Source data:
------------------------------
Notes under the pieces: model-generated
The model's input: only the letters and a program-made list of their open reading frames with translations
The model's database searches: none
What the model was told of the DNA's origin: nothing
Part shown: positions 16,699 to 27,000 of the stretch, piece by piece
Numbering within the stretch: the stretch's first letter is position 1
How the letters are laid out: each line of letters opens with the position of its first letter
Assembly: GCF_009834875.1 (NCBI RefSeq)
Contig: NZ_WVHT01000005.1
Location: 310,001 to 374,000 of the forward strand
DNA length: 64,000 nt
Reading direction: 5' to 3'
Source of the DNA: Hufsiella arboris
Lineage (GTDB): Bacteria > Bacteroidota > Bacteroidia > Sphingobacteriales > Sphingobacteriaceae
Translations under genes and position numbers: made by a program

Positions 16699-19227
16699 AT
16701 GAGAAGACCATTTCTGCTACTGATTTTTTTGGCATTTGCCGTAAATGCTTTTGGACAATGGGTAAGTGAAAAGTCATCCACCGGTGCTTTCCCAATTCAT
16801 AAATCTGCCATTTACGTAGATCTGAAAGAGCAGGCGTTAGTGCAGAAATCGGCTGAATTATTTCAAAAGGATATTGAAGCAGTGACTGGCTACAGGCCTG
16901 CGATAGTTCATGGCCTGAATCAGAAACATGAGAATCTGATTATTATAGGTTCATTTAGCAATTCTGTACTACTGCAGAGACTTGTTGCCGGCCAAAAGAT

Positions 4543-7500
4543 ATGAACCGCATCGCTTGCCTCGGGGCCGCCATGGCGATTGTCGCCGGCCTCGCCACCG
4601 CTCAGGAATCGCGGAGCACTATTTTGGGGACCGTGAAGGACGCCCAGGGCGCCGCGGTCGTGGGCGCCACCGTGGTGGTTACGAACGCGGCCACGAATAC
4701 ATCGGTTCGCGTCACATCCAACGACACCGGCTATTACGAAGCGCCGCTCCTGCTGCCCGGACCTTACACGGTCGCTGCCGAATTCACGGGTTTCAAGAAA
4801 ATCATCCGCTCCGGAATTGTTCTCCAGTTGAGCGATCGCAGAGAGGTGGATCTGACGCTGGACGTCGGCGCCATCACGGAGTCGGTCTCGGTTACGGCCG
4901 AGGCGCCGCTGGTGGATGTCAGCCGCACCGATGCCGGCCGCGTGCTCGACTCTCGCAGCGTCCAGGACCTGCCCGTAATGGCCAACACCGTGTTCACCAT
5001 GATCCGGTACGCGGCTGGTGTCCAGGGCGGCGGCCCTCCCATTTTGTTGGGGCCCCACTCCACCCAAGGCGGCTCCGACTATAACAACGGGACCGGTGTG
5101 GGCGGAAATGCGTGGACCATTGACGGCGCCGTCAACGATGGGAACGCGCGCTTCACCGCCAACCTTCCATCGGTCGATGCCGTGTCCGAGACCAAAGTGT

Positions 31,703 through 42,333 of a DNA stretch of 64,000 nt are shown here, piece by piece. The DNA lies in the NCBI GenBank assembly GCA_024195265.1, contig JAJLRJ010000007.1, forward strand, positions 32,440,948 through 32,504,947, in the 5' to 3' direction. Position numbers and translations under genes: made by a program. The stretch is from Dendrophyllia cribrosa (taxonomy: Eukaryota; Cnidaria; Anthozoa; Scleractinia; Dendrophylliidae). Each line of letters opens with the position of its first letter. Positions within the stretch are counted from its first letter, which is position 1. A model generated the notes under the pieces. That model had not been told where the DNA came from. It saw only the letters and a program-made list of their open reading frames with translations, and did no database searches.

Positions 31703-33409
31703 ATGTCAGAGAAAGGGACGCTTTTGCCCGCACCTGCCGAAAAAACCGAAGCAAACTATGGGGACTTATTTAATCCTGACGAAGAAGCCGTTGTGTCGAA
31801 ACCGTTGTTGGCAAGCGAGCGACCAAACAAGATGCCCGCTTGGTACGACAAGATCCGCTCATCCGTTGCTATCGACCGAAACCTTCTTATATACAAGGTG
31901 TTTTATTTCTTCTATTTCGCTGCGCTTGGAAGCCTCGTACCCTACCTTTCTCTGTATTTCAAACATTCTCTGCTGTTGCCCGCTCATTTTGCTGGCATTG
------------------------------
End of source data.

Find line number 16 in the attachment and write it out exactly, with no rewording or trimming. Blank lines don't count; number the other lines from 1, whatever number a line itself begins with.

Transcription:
Positions 16699-19227